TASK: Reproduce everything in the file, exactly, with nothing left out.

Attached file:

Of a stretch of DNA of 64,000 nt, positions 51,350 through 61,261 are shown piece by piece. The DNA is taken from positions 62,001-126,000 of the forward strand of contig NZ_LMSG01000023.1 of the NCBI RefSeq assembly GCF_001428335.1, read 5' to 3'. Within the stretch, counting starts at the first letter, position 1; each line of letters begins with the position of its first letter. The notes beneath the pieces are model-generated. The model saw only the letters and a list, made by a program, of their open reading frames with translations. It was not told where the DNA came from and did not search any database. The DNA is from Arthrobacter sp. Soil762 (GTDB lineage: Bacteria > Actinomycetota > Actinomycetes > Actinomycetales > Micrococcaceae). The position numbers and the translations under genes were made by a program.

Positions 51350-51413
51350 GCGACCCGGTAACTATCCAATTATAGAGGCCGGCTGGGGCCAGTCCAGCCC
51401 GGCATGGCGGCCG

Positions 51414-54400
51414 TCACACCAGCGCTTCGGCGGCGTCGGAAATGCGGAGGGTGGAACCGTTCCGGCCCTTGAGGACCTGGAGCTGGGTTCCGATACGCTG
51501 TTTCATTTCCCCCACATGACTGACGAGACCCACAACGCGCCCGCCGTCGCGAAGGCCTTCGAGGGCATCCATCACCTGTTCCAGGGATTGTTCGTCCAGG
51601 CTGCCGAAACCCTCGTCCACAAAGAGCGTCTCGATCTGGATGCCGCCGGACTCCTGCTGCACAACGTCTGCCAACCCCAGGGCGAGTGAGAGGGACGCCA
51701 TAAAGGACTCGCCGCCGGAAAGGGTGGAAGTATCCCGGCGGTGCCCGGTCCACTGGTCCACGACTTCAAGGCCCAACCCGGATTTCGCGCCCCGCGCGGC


Of a stretch of DNA of 64,000 nt, positions 51,350 through 61,261 are shown piece by piece. The DNA is taken from positions 62,001-126,000 of the forward strand of contig NZ_LMSG01000023.1 of the NCBI RefSeq assembly GCF_001428335.1, read 5' to 3'. Within the stretch, counting starts at the first letter, position 1; each line of letters begins with the position of its first letter. The notes beneath the pieces are model-generated. The model saw only the letters and a list, made by a program, of their open reading frames with translations. It was not told where the DNA came from and did not search any database. The DNA is from Arthrobacter sp. Soil762 (GTDB lineage: Bacteria > Actinomycetota > Actinomycetes > Actinomycetales > Micrococcaceae). The position numbers and the translations under genes were made by a program.

Positions 51350-51413
51350 GCGACCCGGTAACTATCCAATTATAGAGGCCGGCTGGGGCCAGTCCAGCCC
51401 GGCATGGCGGCCG

Positions 51414-54400
51414 TCACACCAGCGCTTCGGCGGCGTCGGAAATGCGGAGGGTGGAACCGTTCCGGCCCTTGAGGACCTGGAGCTGGGTTCCGATACGCTG
51501 TTTCATTTCCCCCACATGACTGACGAGACCCACAACGCGCCCGCCGTCGCGAAGGCCTTCGAGGGCATCCATCACCTGTTCCAGGGATTGTTCGTCCAGG
51601 CTGCCGAAACCCTCGTCCACAAAGAGCGTCTCGATCTGGATGCCGCCGGACTCCTGCTGCACAACGTCTGCCAACCCCAGGGCGAGTGAGAGGGACGCCA
51701 TAAAGGACTCGCCGCCGGAAAGGGTGGAAGTATCCCGGCGGTGCCCGGTCCACTGGTCCACGACTTCAAGGCCCAACCCGGATTTCGCGCCCCGCGCGGC